When Editing Is a Breath of Fresh Air

You know you’ve been in school too long when you write a sentence like the following:

Patients are more willing to discuss advance directives with those with whom they have a trusting, longitudinal relationship and ongoing relational continuity

That sentence is a marvel of many things that are wrong with academic writing. We have a human relationship described as “longitudinal,” which shows an overreliance on scientific diction. The social sciences are the worst because they always has to prove that they are a science. I can’t tell you how many students I’ve had stare at me in utter horror when I tell them that instead of using the simple, direct, and accurate “I” to describe their methods, they have to use the disingenuous and clunky “the researcher.” You’d think I torture kittens for a living.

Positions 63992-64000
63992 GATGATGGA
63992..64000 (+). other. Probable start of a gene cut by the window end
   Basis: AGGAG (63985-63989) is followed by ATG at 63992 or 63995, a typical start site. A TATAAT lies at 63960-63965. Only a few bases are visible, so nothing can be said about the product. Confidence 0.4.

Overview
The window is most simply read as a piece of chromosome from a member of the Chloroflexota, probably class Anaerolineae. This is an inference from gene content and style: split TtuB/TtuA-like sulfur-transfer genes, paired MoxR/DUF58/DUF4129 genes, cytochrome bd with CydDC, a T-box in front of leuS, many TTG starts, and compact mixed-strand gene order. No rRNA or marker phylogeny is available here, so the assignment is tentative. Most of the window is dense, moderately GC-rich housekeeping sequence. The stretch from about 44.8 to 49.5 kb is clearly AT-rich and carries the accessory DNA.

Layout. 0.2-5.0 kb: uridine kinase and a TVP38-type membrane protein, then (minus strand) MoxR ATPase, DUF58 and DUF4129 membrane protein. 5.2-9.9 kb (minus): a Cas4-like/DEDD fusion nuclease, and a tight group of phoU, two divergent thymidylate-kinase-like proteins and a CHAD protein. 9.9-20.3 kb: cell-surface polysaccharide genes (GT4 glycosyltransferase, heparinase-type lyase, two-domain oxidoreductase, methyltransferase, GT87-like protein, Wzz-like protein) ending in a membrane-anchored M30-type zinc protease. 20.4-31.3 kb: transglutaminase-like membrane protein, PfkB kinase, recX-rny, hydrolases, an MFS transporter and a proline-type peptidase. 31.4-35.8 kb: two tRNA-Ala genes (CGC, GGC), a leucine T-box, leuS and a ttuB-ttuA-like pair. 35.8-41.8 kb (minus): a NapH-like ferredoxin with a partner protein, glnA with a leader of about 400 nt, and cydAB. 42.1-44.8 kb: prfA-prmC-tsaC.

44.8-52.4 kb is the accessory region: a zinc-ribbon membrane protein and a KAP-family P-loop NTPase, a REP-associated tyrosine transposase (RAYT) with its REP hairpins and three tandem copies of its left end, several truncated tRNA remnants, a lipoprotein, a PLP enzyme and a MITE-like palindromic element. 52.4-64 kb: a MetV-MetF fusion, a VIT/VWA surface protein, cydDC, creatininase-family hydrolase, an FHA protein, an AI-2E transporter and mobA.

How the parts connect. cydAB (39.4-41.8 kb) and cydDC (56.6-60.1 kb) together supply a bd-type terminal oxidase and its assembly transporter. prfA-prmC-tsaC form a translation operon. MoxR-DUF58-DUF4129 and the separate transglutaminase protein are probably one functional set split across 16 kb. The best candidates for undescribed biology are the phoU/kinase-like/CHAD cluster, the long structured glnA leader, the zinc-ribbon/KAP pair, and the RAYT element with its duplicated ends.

And then we have “ongoing relational continuity,” which is so unnecessarily full of euphemisms that it can only be of a corporate origin. (Any organization that can now be legally treated as a person is bound to do some damage to our language.)

The reader who submitted this not so graciously suggested that the [curse word redacted] author might have written instead:

 …with whom they have a trusting, long-term relationship

Now that’s an improvement! In the words of the Cowboy Junkies, I feel better now, do you?

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